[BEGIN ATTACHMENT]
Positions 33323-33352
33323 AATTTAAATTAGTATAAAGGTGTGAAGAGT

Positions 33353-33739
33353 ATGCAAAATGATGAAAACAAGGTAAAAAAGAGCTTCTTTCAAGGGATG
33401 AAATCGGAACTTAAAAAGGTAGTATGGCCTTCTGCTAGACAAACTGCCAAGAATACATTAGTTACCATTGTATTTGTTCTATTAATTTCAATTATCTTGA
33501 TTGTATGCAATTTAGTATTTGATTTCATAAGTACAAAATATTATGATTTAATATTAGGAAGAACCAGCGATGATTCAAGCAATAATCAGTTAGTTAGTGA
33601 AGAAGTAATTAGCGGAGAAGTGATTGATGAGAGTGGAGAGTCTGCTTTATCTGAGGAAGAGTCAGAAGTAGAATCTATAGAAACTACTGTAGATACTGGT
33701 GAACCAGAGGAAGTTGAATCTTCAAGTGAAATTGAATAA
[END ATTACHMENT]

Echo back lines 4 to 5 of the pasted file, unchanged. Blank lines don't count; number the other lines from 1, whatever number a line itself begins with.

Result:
33353 ATGCAAAATGATGAAAACAAGGTAAAAAAGAGCTTCTTTCAAGGGATG
33401 AAATCGGAACTTAAAAAGGTAGTATGGCCTTCTGCTAGACAAACTGCCAAGAATACATTAGTTACCATTGTATTTGTTCTATTAATTTCAATTATCTTGA